Baltimore Washington Intl Thurgood M

Baltimore/Washington International Thurgood Marshall Airport (IATA: BWI, ICAO: KBWI, FAA LID: BWI) is the largest, by passenger count, of three major airports serving the Baltimore–Washington Metropolitan Area in the United States, the other two being Ronald Reagan Washington National Airport and Washington Dulles International Airport. It is commonly referred to as BWI or BWI Marshall. Located next to the CDP Linthicum in northern unincorporated Anne Arundel County, Maryland, the airport is about 10 miles (16 km) south of Baltimore and 32 miles (51 km) northeast of Washington, D.C. The airport is named after Thurgood Marshall, a Baltimore native who was the first African American to serve on the Supreme Court of the United States. BWI is a focus city for Southwest Airlines, and is the second largest airport by number of departures for that airline after Chicago–Midway. With a 71% market share in 2014, BWI is also a fortress hub for Southwest. A record 23.8 million passengers traveled through BWI in 2015, an increase of 6.8% over the previous year. BWI was the 23rd busiest airport in North America and the 75th busiest airport in the world in 2014 by number of passengers. In 2010 BWI was ranked as the best airport of its size (15–25 mil. passengers) in the world by the Airports Council International based on its 2009 Airport Service Quality survey. The airport also won second place for North American airports in the "Best Food and Beverage Program" of the 2010 Richard A. Griesbach Excellence in Airport Concessions Contest, sponsored by the Airports Council International. Police services are provided by the Maryland Transportation Authority Police.

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Washington, DC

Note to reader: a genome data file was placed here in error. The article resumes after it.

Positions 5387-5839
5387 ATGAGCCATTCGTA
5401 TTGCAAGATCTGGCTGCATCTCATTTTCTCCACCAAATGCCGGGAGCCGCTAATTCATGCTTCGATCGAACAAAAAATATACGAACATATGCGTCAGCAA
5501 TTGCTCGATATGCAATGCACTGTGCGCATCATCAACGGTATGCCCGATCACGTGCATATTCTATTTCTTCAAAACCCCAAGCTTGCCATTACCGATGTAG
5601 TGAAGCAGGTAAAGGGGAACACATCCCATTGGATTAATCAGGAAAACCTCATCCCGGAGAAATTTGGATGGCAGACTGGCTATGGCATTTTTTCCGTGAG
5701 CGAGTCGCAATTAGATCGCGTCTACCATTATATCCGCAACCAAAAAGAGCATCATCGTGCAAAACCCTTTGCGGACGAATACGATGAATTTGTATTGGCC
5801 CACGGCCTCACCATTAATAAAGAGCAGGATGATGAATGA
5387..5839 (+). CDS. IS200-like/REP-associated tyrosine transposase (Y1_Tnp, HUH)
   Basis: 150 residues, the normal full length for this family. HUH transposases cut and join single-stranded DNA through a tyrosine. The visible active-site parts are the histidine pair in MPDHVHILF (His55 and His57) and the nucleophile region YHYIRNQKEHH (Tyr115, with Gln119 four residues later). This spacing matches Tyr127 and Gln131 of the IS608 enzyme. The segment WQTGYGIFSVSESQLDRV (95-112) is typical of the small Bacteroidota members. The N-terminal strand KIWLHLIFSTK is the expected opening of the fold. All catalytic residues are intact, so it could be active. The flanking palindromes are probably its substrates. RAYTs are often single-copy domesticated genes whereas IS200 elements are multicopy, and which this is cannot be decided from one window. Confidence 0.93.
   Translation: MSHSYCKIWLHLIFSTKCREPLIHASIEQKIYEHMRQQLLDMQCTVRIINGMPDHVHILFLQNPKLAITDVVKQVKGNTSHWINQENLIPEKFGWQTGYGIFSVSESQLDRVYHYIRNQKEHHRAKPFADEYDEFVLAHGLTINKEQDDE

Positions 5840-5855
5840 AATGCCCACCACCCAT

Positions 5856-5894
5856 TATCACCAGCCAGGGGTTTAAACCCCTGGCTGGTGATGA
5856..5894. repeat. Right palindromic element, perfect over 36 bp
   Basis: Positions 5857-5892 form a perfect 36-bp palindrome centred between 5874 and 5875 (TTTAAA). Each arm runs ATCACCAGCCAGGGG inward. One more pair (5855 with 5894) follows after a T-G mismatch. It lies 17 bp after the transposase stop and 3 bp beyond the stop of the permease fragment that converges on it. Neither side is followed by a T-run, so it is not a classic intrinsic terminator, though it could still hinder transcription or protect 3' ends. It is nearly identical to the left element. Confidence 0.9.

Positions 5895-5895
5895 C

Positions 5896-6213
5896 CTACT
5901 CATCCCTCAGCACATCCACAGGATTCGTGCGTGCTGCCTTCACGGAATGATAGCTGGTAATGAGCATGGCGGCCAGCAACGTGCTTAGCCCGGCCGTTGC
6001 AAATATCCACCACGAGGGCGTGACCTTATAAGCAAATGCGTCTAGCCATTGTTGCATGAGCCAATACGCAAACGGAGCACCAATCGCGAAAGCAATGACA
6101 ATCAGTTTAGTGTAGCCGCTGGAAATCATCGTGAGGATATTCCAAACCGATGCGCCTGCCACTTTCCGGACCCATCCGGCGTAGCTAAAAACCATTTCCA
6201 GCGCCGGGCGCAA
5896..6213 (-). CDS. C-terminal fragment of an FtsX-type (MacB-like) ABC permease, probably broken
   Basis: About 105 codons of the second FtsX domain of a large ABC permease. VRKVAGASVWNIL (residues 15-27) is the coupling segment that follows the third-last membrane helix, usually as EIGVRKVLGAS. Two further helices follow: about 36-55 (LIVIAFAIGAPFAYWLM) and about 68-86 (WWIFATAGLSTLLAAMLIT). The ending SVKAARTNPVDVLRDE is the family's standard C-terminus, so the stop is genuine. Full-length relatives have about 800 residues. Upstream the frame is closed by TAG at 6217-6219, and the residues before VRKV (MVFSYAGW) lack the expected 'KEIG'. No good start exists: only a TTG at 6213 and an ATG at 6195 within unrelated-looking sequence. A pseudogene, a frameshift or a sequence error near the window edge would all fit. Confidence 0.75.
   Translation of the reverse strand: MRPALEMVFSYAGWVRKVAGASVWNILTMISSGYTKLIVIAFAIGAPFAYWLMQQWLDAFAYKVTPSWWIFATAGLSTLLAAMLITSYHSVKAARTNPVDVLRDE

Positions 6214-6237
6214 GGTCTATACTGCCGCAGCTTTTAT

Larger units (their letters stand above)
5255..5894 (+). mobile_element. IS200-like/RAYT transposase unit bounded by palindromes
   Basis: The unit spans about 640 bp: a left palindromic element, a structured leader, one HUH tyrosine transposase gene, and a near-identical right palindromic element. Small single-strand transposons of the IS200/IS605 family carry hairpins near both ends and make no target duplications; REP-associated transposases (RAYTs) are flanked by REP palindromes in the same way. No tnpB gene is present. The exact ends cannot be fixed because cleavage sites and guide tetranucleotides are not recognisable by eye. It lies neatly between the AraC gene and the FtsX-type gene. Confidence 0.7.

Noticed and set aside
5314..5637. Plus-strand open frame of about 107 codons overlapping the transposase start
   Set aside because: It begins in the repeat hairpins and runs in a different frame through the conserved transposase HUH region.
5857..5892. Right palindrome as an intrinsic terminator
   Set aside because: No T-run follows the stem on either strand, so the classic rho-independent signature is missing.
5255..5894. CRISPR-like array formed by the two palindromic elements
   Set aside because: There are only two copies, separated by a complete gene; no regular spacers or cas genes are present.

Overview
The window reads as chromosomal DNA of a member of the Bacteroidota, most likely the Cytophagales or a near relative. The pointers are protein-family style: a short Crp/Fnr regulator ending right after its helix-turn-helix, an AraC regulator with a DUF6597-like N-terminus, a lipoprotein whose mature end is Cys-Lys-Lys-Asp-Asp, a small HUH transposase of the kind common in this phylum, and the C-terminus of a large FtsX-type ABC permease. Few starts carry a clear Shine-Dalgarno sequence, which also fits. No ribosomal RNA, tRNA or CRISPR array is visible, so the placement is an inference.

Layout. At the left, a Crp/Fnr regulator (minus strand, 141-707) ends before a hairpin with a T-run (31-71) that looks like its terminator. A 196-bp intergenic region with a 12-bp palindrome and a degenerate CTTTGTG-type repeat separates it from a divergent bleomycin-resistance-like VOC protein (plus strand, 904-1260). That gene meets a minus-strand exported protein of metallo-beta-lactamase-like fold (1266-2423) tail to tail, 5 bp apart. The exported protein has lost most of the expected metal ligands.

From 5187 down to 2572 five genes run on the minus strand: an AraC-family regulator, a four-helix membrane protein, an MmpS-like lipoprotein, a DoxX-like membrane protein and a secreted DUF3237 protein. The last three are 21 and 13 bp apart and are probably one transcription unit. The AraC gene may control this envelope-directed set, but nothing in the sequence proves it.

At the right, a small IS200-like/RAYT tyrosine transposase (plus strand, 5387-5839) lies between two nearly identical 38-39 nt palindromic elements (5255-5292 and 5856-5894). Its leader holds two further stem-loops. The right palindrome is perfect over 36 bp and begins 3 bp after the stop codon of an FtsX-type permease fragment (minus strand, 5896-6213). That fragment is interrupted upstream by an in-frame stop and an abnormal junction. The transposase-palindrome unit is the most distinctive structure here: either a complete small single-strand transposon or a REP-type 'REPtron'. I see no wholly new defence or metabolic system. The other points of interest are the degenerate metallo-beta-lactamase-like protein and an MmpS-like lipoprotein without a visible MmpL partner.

Washington, D.C., formally the District of Columbia and commonly referred to as "Washington", "the District", or simply "D.C.", is the capital of the United States. The signing of the Residence Act on July 16, 1790, approved the creation of a capital district located along the Potomac River on the country's East Coast. The U.S. Constitution provided for a federal district under the exclusive jurisdiction of the Congress and the District is therefore not a part of any state. The states of Maryland and Virginia each donated land to form the federal district, which included the pre-existing settlements of Georgetown and Alexandria. Named in honor of President George Washington, the City of Washington was founded in 1791 to serve as the new national capital. In 1846, Congress returned the land originally ceded by Virginia; in 1871, it created a single municipal government for the remaining portion of the District. Washington had an estimated population of 672,228 as of July 2015. Commuters from the surrounding Maryland and Virginia suburbs raise the city's population to more than one million during the workweek. The Washington metropolitan area, of which the District is a part, has a population of over 6 million, the sixth-largest metropolitan statistical area in the country. The centers of all three branches of the federal government of the United States are in the District, including the Congress, President, and Supreme Court. Washington is home to many national monuments and museums, which are primarily situated on or around the National Mall. The city hosts 176 foreign embassies as well as the headquarters of many international organizations, trade unions, non-profit organizations, lobbying groups, and professional associations. A locally elected mayor and a 13‑member council have governed the District since 1973. However, the Congress maintains supreme authority over the city and may overturn local laws. D.C. residents elect a non-voting, at-large congressional delegate to the House of Representatives, but the District has no representation in the Senate. The District receives three electoral votes in presidential elections as permitted by the Twenty-third Amendment to the United States Constitution, ratified in 1961.

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